Inflation is one of the main topics in economic studies. The amount of inflation is very influential on the economic growth of a country.
Inflation is often used as an excuse for not achieving economic growth targets.
Not infrequently inflation is also used as a campaign tool for prospective leaders to win the votes of the voters, with promises to control it.
Even in 1974, the then president of the United States, Gerald R. Ford, declared that inflation was the number one enemy of the United States.
Therefore, in this paper we will learn about the nature of inflation, the factors that cause inflation, and economic policies to control inflation.
1. BASIC CONCEPTS OF INFLATION.
As a start, we will study the basic concept of inflation.
Blanchard states that inflation is ‘ a sustained rise in the general level of prices’ (Blanchard, Olivier, Macroeconomics , 4th edition, 2006).
Sementara Samuelson dan Nordhaus menyebut inflasi (inflation or inflation rate) sebagai ‘the percentage of annual increase in a general price level’ (Samuelson, Paul A., and William D. Nordhaus, Economics, 7th edition, 2002).
In principle, inflation is a general increase in prices, which occurs within a certain period .
The price increase can be seen from two points of view , namely:
- a broad perspective ( broad perspective ) , for example the increase in prices for goods/services, as well as an increase in the cost of living .
- a narrow perspective , for example an increase in the price of consumption products such as chili, onions, or rice.
The inflation rate is measured in percent ( rate ) . One method of measuring inflation is to know the size of the consumer price index (CPI) or consumer price index (CPI).
The CPI figure is obtained by calculating the cost of living for household consumers (especially those living in urban areas) , including the cost of consumption of goods and services, housing costs (including rent), and other daily living costs, within a certain period of time.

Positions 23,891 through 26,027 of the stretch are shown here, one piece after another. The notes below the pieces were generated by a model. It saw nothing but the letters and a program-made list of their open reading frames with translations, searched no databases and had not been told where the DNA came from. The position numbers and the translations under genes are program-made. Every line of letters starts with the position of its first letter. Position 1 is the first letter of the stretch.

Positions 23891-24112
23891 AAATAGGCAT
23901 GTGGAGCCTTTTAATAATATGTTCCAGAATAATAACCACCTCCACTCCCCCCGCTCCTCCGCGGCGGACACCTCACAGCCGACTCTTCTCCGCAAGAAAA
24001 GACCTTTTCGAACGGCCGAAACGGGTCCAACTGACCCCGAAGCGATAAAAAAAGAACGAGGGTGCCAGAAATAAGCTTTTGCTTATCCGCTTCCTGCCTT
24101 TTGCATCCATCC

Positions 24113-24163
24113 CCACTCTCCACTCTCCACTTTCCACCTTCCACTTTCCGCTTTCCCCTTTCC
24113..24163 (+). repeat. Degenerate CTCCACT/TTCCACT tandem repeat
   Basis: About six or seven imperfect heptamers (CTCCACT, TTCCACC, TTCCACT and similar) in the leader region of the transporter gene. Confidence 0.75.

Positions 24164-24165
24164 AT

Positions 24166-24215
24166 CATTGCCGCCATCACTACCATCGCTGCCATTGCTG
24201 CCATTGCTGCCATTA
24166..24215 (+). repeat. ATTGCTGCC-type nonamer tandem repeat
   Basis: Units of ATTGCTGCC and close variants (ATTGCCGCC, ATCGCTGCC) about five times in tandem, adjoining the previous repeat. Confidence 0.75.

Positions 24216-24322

Furthermore , the figures obtained are compared with the index figures in the base year . This base year index becomes the benchmark for every measurement of inflation.
The comparison produces a number/index called the consumer price index . The percentage change in CPI from a certain period of time is called consumer price inflation ; In simple language: inflation or the rate of inflation .
For example: the CPI figure in the base year is 100, while this year the CPI calculation reaches 105, the inflation rate this year is 5% ((105/100) – (100/100))x 100%).
For information, there is the term core consumer inflation , which describes the calculation of the cost of living for consumers, by excluding the prices of certain products that are seasonal in nature (seasonal products usually experience a price increase that exceeds reasonableness due to increased demand, for example ahead of religious holidays, nearing the end of the year, etc.). etc).
Public policy makers tend to pay more attention to the calculation of core consumer inflation , because price changes that occur are relatively stable.
In addition, economic policy makers will also try to keep the inflation rate within a certain range , as a symbol of economic stability from time to time .
Moreover, a stable inflation rate will facilitate economic policy making. Various economic studies have also stated that if inflation exceeds a certain target, it can trigger further inflation at a more severe level if it is not addressed immediately.
Actually there is no certain benchmark related to the inflation rate that is considered reasonable , however, there is a range that can assist economic policy makers in determining the inflation rate targeted in one economic year, namely:
- inflation rate is 0% – 2.5% , meaning that the economy is in a stable condition .